On November 15, the Securities and Exchange Commission (the SEC) released its summary of enforcement actions brought during the 2022 fiscal year, announcing that in 2022 the SEC filed 760 enforcement actions and recovered an all-time record of $6.4 billion in penalties and disgorgement on behalf of investors, reflecting a nine percent increase compared to the 2021 fiscal year. Sanjay Wadhwa, Deputy Director of the Division of Enforcement, emphasized the SEC’s continuing strong stance against market manipulation and unjust enrichment, stating that the SEC is “pursuing wrongdoers and obtaining remedies that promote market integrity while helping to protect investors.” While the total civil penalties levied by the SEC tend to fluctuate from year to year, it is notable that in the first full year of Chairman Gensler’s leadership of the SEC, the agency almost tripled the amount of money levied in civil penalties and disgorgement when compared to fiscal year 2021.
The SEC further highlighted its continued focus on the following areas:
The SEC announced that it will add 20 new positions to its Crypto Assets and Cyber Unit (Crypto Unit) to regulate the crypto space, nearly doubling the unit in size from 30 to 50 dedicated staff members. Chairman Gensler, noted that “the Crypto Assets and Cyber Unit has successfully brought dozens of cases against those seeking to take advantage of investors in crypto markets. By nearly doubling the size of this key unit, the SEC will be better equipped to police wrongdoing in the crypto markets while continuing to identify disclosure and controls issues with respect to cybersecurity.” Since the creation of the Crypto Unit in 2017, the SEC has brought over
80 crypto-related enforcement actions, including against crypto market participants for violations of the Investment Company Act of 1940, for perpetuating Ponzi schemes and against crypto market participants engaging in insider trading.
The SEC’s Enforcement Division brought 43 cases against individuals for insider trading in fiscal year 2022, with such cases accounting for 6 percent of the total actions during the year. Among many notable examples, on July 25, 2022, the SEC charged nine individuals, including a former chief information security officer, with three separate alleged insider trading schemes that together yielded more than $6.8 million in ill- gotten gains. The defendants allegedly shared confidential information about two potential corporate acquisitions with their friends, who then traded on that confidential information. The SEC’s Enforcement Division further noted that “we stand ready to leverage all of our expertise and tools to root out misconduct and to hold bad actors accountable no matter the industry or profession. That’s what’s required to restore investor trust and confidence.”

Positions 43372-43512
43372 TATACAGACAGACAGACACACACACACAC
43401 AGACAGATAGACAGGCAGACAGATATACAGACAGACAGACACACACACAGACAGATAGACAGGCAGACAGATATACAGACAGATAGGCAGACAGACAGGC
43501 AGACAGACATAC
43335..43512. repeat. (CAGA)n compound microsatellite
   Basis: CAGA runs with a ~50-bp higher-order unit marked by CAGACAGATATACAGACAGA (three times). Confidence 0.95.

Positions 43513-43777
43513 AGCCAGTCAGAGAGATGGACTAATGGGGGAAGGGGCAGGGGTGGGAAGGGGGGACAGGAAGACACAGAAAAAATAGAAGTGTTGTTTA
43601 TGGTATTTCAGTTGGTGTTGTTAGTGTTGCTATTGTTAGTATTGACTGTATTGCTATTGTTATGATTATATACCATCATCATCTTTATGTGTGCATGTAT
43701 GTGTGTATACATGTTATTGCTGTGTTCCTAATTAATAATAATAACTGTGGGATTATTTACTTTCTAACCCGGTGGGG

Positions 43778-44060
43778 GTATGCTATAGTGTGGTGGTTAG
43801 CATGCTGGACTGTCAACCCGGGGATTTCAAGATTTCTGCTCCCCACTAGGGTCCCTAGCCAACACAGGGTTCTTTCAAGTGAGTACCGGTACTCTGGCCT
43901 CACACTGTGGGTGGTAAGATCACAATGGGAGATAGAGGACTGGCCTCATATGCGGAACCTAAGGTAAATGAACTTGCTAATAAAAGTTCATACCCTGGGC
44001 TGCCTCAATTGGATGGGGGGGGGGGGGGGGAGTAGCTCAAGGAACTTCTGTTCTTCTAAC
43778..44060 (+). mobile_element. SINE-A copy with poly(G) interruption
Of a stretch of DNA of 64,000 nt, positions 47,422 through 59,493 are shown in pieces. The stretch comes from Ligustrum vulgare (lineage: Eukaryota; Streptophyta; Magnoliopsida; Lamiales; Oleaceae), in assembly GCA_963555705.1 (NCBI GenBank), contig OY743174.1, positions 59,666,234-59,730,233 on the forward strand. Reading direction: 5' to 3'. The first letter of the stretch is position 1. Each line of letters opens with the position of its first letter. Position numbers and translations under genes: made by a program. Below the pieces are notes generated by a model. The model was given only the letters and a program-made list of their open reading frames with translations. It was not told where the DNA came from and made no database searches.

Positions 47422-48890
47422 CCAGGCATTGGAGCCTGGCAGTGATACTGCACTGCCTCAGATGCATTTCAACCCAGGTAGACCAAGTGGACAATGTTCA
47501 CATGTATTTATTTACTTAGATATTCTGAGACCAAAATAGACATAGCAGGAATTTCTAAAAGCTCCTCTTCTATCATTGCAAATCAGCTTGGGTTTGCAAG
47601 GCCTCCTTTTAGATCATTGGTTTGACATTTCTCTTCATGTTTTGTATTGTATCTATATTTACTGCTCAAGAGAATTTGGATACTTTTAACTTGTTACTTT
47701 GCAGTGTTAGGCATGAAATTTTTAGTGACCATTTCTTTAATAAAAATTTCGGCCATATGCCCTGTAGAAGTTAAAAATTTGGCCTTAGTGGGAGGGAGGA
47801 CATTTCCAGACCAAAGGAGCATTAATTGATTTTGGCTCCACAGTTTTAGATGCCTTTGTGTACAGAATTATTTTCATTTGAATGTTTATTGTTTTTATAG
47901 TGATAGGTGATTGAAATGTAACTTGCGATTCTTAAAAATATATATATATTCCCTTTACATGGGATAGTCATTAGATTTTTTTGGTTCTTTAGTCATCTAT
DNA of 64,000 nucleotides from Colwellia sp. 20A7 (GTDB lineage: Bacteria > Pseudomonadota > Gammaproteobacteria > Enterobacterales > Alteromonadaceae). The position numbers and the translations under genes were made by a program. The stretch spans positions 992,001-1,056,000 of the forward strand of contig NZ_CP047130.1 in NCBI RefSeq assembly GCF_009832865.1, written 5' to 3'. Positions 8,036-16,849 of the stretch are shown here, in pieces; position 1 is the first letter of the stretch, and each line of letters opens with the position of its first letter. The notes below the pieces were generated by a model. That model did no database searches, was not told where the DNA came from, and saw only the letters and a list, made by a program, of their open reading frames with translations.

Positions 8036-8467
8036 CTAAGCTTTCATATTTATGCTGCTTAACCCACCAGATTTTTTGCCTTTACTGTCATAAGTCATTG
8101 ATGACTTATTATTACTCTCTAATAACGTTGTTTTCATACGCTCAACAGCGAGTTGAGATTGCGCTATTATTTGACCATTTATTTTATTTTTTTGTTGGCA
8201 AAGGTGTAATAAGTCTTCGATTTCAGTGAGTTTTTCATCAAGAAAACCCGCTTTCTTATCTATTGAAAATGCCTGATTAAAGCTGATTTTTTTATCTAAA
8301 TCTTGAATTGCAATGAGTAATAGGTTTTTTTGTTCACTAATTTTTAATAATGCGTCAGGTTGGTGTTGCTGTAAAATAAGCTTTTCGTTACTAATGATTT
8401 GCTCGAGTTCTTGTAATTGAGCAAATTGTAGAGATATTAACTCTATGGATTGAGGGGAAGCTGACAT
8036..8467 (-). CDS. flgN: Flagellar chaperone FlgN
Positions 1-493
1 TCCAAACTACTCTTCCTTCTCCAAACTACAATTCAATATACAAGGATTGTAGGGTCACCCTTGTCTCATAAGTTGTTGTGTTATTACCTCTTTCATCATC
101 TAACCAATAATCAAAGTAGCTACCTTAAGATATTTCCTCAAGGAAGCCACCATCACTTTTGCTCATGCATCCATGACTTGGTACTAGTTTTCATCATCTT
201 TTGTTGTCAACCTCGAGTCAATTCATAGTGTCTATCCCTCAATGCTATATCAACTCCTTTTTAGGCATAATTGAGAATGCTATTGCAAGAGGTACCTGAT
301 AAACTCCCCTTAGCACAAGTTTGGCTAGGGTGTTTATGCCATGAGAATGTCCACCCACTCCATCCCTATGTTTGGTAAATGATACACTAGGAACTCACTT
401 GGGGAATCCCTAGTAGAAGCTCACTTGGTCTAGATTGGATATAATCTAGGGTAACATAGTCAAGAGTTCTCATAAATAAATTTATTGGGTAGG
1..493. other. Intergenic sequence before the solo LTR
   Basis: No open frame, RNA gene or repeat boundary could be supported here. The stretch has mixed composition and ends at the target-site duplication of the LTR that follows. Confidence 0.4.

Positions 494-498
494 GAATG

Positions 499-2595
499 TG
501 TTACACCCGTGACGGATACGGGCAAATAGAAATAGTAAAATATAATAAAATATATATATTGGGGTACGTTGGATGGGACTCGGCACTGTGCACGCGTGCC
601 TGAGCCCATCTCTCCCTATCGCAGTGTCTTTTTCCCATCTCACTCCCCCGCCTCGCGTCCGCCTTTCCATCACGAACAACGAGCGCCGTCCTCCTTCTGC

In fiscal year 2022, the SEC received more than 12,300 whistleblower tips, resulting in 103 awards being made to whistleblowers, and making $229 million in whistleblower awards. The number of whistleblower tips received was approximately 100 tips higher when compared to fiscal year 2021. The SEC noted they are also seeking to actively protect whistleblowers by pursuing entities or individuals who threaten, retaliate against or otherwise prevent whistleblowers from alerting authorities of potential issues.
Environmental, Social and Governance (ESG)
The SEC announced in March 2021 the formation of a Climate and ESG Task Force in the Division of Enforcement with a mandate to identify material gaps or misstatements in issuers’ ESG disclosures. As ESG-related investments continued to attract headlines in 2022, the SEC has particularly focused on the accuracy of disclosures made by market participants regarding their use of and adherence to ESG metrics when bringing enforcement actions. For example, on May 23, the SEC charged a large financial advisor for making allegedly materially misleading statements and omissions by citing the ESG metrics it claimed to review when making investment recommendations to investors, while not actually conducting reviews of their recommendations adherence to such ESG metrics.
Financial Fraud and Issuer Disclosure
The accuracy and proper presentation of financial statements and related disclosures by market participants remains a key focus of the Enforcement Division. Kristina Littman, Chief of the SEC Enforcement Division’s Crypto Assets and Cyber Unit, noted that “all issuers, including those that pursue opportunities involving emerging technology, must ensure that their disclosures are timely, complete, and accurate.”
Focus on Gatekeepers
The SEC concluded their announcement by continuing to emphasize that “gatekeepers,” such as auditors, compliance officers, lawyers, and transfer agents, are the first line of defense against market abuses and should speak up when clients or employers behave unethically.